identify strategic challenges as well as other aspects that should be strengthened in order to have a
greater impact on member co-operatives.

Finance
In economic and organisational terms, 2008 was a year of stability and growth, which enabled the
strengthening of the organisation’s work, internally and externally, and its projection. After a discussion
process within ICA’s governing bodies and among ICA Americas members, important changes to ICA
Americas’ rules were approved by the Extraordinary Regional Assembly, which was held in November in
Bogotá, Colombia.

Regional Assembly
ICA Americas organised two regional assemblies in 2008, one in San José, Costa Rica in July in
conjunction with its regional conference and the other extraordinary assembly in Bogotá, Colombia in
November to elect a new President as reported below.

Presidency
Following the resignation of ICA Americas president, Mr. Carlos Palacino Antía, from Colombia and who
held this position for six years, the Extraordinary Regional Assembly elected a new president: Mr. Ramón
Imperial from Mexico.

Staff
In 2007, in order to improve compliance with the Strategic Plan, new staff was hired, activities were
revised and adapted and more services were developed for members. An example of these
improvements was the creation of two new departments: Co-operative Development and Products and
Services. A new administrative assistant was also hired.

ICA Americas Consultative Council ( Consejo Consultivo), 2007

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Asia-Pacific
Expansion ICA Asia-Pacific
New Delhi, India

ICA Asia-Pacific was actively engaged in several cross-sector initiatives that carry great potential in terms
of creating wider understanding of the co-operative business model and stimulating development of co-
operative initiatives as a solution to the current challenges being faced by the world. It also continued to
update information and knowledge on co-operative management practices through various interventions
like training programmes, seminars and other capacity development interventions. The Regional Office
also undertook activities to assert and recognise the important role co-operatives can and should play in
the regeneration of the economy. ICA Asia-Pacific is committed to advocating the role of co-operatives in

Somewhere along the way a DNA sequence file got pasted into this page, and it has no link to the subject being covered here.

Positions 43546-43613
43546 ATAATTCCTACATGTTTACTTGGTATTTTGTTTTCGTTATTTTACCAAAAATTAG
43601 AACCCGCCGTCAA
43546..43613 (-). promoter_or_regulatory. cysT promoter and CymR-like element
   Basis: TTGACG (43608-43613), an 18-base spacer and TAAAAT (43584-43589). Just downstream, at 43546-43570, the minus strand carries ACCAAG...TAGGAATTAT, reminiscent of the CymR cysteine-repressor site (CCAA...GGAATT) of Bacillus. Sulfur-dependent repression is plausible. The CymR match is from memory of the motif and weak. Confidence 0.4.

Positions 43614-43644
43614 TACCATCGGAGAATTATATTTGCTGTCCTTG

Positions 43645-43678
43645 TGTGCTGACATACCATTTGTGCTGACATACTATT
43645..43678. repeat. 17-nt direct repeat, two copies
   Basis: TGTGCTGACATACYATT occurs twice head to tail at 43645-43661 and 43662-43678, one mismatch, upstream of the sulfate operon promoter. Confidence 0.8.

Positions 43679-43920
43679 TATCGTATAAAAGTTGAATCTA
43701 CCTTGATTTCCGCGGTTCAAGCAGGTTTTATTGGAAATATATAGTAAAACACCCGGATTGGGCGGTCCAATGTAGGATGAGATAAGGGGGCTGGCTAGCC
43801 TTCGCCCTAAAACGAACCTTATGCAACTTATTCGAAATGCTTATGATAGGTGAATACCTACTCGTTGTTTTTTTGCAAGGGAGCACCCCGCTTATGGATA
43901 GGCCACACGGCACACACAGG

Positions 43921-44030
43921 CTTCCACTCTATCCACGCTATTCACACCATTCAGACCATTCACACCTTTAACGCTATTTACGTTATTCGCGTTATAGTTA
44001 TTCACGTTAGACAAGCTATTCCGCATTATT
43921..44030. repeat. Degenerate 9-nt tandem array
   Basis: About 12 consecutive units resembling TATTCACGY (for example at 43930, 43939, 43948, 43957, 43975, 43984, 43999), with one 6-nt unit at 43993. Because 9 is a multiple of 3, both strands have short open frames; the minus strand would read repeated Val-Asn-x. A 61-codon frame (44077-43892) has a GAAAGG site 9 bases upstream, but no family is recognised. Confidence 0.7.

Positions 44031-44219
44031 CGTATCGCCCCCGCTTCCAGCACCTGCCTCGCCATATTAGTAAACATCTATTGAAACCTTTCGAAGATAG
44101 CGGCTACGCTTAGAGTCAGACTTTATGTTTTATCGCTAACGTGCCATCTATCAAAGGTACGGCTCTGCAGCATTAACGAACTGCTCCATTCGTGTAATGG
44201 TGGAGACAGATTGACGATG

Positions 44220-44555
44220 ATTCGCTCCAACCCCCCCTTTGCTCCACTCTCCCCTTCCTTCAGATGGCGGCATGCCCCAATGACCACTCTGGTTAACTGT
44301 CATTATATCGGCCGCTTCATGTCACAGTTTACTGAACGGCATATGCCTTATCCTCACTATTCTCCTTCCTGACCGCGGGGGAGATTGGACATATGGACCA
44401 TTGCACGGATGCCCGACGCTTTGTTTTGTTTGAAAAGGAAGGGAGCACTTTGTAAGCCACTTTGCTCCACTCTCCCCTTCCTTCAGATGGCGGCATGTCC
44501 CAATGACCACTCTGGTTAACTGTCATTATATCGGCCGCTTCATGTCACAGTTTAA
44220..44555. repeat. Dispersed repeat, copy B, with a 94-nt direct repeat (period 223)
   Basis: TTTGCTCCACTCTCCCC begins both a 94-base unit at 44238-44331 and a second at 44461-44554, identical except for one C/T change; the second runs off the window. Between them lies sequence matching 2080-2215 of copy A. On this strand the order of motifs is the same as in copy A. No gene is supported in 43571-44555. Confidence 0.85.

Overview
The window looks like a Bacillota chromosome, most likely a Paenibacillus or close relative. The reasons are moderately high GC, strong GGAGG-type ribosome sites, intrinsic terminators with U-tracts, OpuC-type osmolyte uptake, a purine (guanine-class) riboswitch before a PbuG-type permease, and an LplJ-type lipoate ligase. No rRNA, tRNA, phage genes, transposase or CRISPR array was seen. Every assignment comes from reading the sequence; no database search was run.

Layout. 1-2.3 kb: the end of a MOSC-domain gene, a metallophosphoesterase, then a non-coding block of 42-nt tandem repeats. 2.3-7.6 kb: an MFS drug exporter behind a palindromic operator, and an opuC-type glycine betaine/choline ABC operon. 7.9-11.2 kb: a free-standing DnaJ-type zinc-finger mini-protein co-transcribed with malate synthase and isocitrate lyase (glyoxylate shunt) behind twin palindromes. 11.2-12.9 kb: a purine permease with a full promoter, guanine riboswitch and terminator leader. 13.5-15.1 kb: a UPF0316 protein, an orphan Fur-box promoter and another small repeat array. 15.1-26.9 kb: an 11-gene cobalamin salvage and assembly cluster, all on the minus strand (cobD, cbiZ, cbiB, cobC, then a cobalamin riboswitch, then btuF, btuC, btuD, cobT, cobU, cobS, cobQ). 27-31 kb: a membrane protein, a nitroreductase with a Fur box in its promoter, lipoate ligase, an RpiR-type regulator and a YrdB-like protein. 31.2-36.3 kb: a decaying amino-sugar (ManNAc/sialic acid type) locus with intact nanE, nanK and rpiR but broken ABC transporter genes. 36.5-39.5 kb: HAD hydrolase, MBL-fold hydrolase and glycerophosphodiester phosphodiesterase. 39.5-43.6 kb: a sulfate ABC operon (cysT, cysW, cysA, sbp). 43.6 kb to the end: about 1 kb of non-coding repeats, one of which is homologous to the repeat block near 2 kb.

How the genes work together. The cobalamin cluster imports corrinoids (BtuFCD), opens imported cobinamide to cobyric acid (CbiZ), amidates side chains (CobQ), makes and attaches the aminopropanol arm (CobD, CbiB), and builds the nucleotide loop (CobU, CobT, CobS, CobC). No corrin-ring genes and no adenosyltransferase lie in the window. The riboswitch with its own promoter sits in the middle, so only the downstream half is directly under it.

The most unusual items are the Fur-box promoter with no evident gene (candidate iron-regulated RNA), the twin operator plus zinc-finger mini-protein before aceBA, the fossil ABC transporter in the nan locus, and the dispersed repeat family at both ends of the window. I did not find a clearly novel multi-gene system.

attaining the inclusive growth of the economy as well as to provide an effective networking forum for the
exchange of knowledge, experience and business interests among ICA members in the region.

Membership
At present ICA Asia and Pacific (ICA AP) serves a total of 64 member organisations from 25 countries.
The very important activities carried out by ICA AP in 2007 and 2008 are provided below.

Influence
ICA Asia-Pacific organised a number of events with national co-operative policy-makers focused on
raising the profile of co-operatives and discussing regional issues challenging the continued development
of co-operatives in the region.

In 2007, the 8th Ministers’ Conference on Co-operative Policy and Legislation was held in Kuala Lumpur
(Malaysia) from 12-15 March 2007 in collaboration with the Ministry of Entrepreneur and Co-operative
Development (MECD) and ANGKASA, the apex co-operative organisation of Malaysia. Inaugurated by
the Prime Minister of Malaysia, the session was also addressed by the Honourable Minister of the MECD
and the ICA President with nearly 900 people in attendance. Under the theme, “Fair Globalisation
through Co-operatives”, over 300 participants and observers attended including 10 ministers from 21
countries. The Conference sensitised governments in the region that if co-operatives were to be able to
realise their potential in contributing to building national economies appropriate legislative and policy
support for co-operatives was required.

An important event to reach out the Gulf States which are not yet fully represented within the ICA was the
1st Co-operative Forum for Enhancing Co-operative Work in Gulf Co-operation Council (GCC) Region.
Held in Dubai in June 2007 in collaboration with the Ministry of Social Affairs, more than 100 delegates
from GCC countries attended. The Ministry of Social Affairs, Government of the United Arab Emirates
(UAE), in collaboration with ICA Asia-Pacific organised and conducted deliberations at the Forum. On the
basis of the interaction between co-operative leaders and Government officials, an Action Plan was
proposed at the end of the event.

A National Conference on Co-operative Development in India was organised by ICA Asia-Pacific in New
Delhi (India) in December in collaboration with ICA members, the National Co-operative Union of India
and the National Co-operative Development Corporation. The Conference addressed the role of co-
operatives in rural community development and enhancing competitiveness of co-operatives in the global
globalised economy. Around 30 participants, mostly from India, attended the Conference.

In 2008, ICA Asia-Pacific organised a seminar “Government-Co-operative Dialogue on Co-operative


Development” together with the 2nd meeting of the Gulf Co-operation Council Co-operative Forum in Abu

11
Dhabi (UAE) in June. The objective of the
Dialogue was to revalidate the
recommendations of the 8th Ministers’